Wednesday, December 26, 2007

Seeing Red or rather Magenta

Digital photography introduces one to new challenges. These challenges existed with film as well, but depending on whether you processed your own negatives or let someone else, you could remain blissfully ignorant. The challenge every digital photographer faces is color management. Sure color varied between film; for example, Fuji versus Kodak produced different hues of blue, but depending on your preference you just chose a different film.

With digital photography, color varies by make/model. Nikons have deficient green saturation. Canons have deficient red saturation. Each RAW converter (software used to manipulate the data captured by a digital SLR and some point-and-shoot cameras) and preview software renders colors, handles noise (discussion on Adobe Forums regarding change in noise handling between Adobe Camera Raw (ACR) 4.0 and ACR 4.1), and sharpens (or doesn’t sharpen) differently as well. (Some of the hassles arise from proprietary, undocumented Codecs--for example, Microsoft Vista can show Canon styles because of the Canon Codec, but ACR and Lightroom can't because they don't license the Codec) Point updates of software also treat images differently. The LCD panels on cameras, laptops, LCD monitors, plasma monitors, printers, and so on all display color differently. Color management becomes a necessary evil that, if lucky, you deal with once a month for your laptop and monitor, each time you install a firmware update or RAW software update, and each time you shoot.

Sometime between the beginning of November and now, my preferred RAW converter changed the way it handled my RAW files (multiple variables could be at play here - reinstallation of ACR which wipes out default settings, changed color calibration, and a new software version 4.3). I prefer to use ACR 4 over Digital Photo Professional (DPP) for processing the CR2 files my Canon 30D outputs. I regularly shoot in low-light conditions without flash and under stage lights. This environment creates red channel challenges for me.

At each venue, I try to accurately set the white balance, ISO setting, and exposure so that I don’t oversaturate the red and so that skin tones appear healthy. To ensure that I’m getting good images, I check the JPEG thumbnail and histogram in my camera’s LCD. I change the settings if something looks amiss. Later when I’m back home, as my photos upload from my camera to my Mac, I peek at the images using ImageBrowser just to get an overview of how much post-processing I’ll need to do.

This is what I did when I reviewed shots from the Red Devil Lounge taken December 22. I was excited that all the performers had a nice healthy glow despite the harsh red and blue spotlights. Imagine my horror when I later previewed the images in Adobe Bridge and saw the healthy tones changing to Magenta before my eyes. I hadn’t used Adobe Bridge/Camera Raw since replacing my Design Premium collection with the Master collection and installing the latest updates (I had been preoccupied with recovering files from a failed Western Digital MyBook hard drive). I’d heard and read that others had issues with Canon 30D CR2 files in Bridge/Camera Raw and was thankful I hadn’t run into the problem. Now, I was living the same nightmare and searching the forums (Canon’s, Adobe’s, general Digital Photography sites) for answers. This thread has existed since May when Adobe Creative Suite 3 was released, yet there are still no answers. This dilemma speaks to the fact that digital photography is still an emerging science and that technology is moving at a faster pace than the hardware and software vendors can handle. It also reinforces the necessity of backing up original RAW files so that you can go back to them when you need to rework your workflow.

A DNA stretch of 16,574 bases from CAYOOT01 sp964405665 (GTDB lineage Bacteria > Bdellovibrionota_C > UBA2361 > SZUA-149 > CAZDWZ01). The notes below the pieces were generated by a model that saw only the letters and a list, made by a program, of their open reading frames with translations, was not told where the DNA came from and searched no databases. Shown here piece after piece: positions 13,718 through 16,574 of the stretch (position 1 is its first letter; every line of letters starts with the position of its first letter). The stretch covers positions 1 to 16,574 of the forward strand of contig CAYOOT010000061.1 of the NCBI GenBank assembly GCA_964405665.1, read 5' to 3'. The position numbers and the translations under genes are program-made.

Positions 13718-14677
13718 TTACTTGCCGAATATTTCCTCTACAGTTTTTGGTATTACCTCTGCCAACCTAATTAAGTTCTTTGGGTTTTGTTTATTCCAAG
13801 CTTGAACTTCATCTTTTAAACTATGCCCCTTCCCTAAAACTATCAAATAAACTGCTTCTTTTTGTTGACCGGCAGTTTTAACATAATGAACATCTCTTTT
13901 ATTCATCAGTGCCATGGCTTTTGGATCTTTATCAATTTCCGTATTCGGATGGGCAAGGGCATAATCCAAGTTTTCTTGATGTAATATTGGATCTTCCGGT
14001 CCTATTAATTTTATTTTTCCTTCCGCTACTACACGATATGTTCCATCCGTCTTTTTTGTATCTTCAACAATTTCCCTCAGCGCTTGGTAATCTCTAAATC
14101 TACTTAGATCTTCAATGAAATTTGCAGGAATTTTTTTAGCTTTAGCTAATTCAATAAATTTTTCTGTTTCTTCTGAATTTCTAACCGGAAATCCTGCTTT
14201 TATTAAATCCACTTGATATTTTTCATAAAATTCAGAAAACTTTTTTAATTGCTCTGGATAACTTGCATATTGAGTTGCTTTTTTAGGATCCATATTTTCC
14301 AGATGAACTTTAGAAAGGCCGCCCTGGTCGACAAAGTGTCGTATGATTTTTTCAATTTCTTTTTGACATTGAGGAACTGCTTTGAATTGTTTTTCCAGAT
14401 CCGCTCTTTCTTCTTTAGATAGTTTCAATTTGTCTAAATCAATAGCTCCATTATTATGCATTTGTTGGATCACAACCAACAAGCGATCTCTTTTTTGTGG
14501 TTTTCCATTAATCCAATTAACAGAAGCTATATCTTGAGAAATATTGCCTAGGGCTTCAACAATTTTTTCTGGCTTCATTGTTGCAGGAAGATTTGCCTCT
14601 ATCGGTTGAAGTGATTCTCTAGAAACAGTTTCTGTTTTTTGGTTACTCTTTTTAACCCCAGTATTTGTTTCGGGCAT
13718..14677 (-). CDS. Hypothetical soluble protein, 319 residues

For the time being, I’m temporarily going to forego using ACR as suggested by others in this same situation and experiment with DPP. I will experiment with developing my own set of ACR presets to use for various ISO/light conditions. I might also even download a trial copy of Aperture to see if Apple can process Canon RAW files better than Adobe does (my hope is that Apple, like Microsoft, licensed Canon's Codec).

Addendum 01-02-08
: ACR is correctly displaying my images. I'm inconsistently applying color profiles and had set Adobe Photoshop's color settings improperly. Luckily the browsers I'd been using and my friends had been using to view the photos aren't color managed so the oversaturated red never appeared.